As I write this in my tent my breath is blowing steam. I have three thermal tops on, a neck-warmer, beanie, gloves, my bottom riding gear that I never removed (tights, leggings, undies, shoes), plus thermal long johns and travel pants. I am also wearing every pair of socks I’m carrying, five in all. Obviously, I’m camping.
Cold is a formidable enemy. It’s uncaring and unforgiving. I really learned today that being super cold all day results in a short temper. The cold was really getting to me until I went through a tunnel. I felt like I was in The Lion, The Witch and The Wardrobe, stepping into another world. The world on the new side of the tunnel was completely covered in snow, whereas there had been no snow on the side from where I’d come.
From the tunnel onward I was in an incredible wonderland. And suddenly the cold didn’t feel so bad. I don’t think I could ever get sick of the sight of snow. If I must die from cold, let me be surrounded by snow! My overall pace slowed as I couldn’t help stopping to take pictures. My desire to live in this country only strengthened. It wasn’t until later that I remembered the words of the owner of the hostel in Mostar – he had told me the snow would start after 40km and he was precisely right.
During the ride my feet suffered badly. I ended up stopping so I could put on some thick merino wool socks underneath my waterproof pair. Although the sky was clear and the sun provided a tiny amount of warmth, as soon as I was in the shade cast by the mountains, the temperature dropped instantly. Despite the cold, I still felt like camping, as it’s been a while since I’ve slept in my tent. Unfortunately, there wasn’t any suitable structure to hide in and I didn’t want to set up in the snow, for fear of freezing.
As I entered Prozor I decided to check the price of the only accommodation offering in town. I waited in the reception for a few minutes before a guy from the adjoining restaurant came through. He told me that they were full. I knew that they couldn’t possibly be full (there was no one around), so I suspected that the business must be closed. Whatever the case, I was denied entry. It was close to dark by this time and I was left on the street wondering what to do. I stopped in at the police station and asked if there was a place to camp. The officer couldn’t speak English. He rang someone and after a chat he suggested I try the motel. I explained that they had told me I couldn’t stay there. I asked if I could sleep in the station and he said no. Next stop was the local mosque. It was open and had a downstairs area, perfect for a night’s sleep. Only trouble was there was absolutely no one around. I stopped in at the shop opposite to ask about the mosque but no one there spoke English. Again the motel was suggested.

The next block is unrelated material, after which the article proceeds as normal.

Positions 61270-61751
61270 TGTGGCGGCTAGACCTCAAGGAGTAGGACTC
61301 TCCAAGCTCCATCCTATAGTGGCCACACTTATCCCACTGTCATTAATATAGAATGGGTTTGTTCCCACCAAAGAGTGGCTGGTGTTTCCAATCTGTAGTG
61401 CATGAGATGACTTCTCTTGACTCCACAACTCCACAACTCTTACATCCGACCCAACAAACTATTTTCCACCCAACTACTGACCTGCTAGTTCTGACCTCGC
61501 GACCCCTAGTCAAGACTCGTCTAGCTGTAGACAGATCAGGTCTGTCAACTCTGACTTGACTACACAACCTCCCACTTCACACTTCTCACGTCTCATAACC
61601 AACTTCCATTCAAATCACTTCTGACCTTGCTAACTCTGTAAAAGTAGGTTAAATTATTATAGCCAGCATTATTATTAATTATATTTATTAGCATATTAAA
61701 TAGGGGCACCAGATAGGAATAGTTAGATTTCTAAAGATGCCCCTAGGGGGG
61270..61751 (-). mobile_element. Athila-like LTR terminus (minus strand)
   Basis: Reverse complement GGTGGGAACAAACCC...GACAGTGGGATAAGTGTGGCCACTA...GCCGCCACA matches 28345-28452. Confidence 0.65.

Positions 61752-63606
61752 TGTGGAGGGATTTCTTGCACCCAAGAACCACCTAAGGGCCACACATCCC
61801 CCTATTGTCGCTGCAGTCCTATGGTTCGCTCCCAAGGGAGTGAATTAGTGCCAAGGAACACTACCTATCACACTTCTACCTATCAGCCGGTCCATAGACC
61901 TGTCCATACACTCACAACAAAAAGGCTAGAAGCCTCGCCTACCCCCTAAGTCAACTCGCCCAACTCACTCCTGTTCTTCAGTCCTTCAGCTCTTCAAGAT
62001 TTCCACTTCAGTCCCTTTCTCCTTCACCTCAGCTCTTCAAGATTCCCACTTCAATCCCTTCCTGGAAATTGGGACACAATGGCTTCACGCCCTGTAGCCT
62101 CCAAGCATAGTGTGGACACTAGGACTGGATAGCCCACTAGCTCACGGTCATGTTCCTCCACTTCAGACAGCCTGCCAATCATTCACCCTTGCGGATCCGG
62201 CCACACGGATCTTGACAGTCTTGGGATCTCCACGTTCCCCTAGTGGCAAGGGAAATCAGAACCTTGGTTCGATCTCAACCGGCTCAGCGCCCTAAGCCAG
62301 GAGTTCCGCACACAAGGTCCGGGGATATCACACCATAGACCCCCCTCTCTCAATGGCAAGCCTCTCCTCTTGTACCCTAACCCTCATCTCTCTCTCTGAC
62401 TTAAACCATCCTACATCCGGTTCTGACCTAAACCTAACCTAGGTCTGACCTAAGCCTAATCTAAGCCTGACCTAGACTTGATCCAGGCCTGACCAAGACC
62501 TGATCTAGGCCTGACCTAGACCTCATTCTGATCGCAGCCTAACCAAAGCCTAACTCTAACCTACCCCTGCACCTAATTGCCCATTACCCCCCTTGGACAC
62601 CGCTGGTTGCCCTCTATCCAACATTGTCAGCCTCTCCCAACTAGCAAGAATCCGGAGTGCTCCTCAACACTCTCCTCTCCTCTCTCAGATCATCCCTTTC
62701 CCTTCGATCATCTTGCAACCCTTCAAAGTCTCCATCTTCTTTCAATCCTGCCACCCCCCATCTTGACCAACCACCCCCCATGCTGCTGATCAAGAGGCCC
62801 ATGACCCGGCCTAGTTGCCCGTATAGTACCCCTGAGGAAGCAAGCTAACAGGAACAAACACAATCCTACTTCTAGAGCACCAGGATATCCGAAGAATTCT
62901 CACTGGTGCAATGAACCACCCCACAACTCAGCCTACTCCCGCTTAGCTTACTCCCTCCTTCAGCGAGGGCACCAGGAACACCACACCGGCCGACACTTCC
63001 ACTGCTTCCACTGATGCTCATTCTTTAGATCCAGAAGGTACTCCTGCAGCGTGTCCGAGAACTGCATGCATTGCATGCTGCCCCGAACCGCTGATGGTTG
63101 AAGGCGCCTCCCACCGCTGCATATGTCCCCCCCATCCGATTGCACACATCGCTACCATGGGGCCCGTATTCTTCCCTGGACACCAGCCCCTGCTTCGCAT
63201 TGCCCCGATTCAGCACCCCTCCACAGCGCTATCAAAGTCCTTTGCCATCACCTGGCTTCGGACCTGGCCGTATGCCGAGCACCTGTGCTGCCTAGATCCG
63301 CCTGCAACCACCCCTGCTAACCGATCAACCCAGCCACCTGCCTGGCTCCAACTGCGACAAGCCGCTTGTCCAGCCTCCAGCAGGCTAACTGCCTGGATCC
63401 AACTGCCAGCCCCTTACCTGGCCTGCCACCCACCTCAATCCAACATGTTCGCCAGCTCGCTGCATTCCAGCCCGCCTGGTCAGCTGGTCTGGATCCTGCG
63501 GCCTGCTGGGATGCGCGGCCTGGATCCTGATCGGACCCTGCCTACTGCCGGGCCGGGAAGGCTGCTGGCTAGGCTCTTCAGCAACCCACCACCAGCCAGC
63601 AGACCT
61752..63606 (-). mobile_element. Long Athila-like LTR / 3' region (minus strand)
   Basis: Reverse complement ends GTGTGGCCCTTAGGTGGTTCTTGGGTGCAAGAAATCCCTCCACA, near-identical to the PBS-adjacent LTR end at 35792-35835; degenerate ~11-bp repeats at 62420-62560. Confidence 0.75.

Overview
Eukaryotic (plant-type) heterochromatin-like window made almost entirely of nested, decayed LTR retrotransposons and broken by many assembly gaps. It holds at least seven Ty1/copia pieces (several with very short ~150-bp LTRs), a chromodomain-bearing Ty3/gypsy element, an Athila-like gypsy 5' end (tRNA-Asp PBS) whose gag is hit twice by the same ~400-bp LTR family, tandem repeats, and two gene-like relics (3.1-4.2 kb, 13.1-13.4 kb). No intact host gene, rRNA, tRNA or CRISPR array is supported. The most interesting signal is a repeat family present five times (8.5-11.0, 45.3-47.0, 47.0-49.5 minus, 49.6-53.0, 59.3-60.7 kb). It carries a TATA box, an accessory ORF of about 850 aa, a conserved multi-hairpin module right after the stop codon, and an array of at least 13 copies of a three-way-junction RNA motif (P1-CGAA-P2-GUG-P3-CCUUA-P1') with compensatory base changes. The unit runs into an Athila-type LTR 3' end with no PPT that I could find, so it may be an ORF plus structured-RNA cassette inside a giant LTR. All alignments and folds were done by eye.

At this point I made the decision to return to the place I’d checked out on my way into the village. This was two buildings and a carpark on the edge of the village. One of the buildings was a Konzum supermarket and I couldn’t tell what the other one was for. When I’d ridden past earlier I’d noted that worst comes to worst I might be able to camp somewhere in the shop’s entry porch. On my approach a lady appeared in the window of the second floor, so I decided to forget this option. The other building had a sheltered doorway at its rear. This became my one and only option. I hastily sent up my tent and got inside so I could be out of sight. I haven’t bothered cooking, just ate some lunch supplies instead. I have left my riding clothes on because I couldn’t bear the thought of getting naked in the cold and I want to be able to get away quickly in the morning – the supermarket doors are about 30m away and it opens at 7am which is first light. Not wanting to leave the alcove and invite attention from anyone around, I pissed in a bottle. I was visited by a pack of five dogs during the night, but they stayed silent as they sniffed around my tent before moving on.
|Distance ridden today||81.73km|
|Average cycling speed||13.7kph|
|Total distance ridden||28,040km|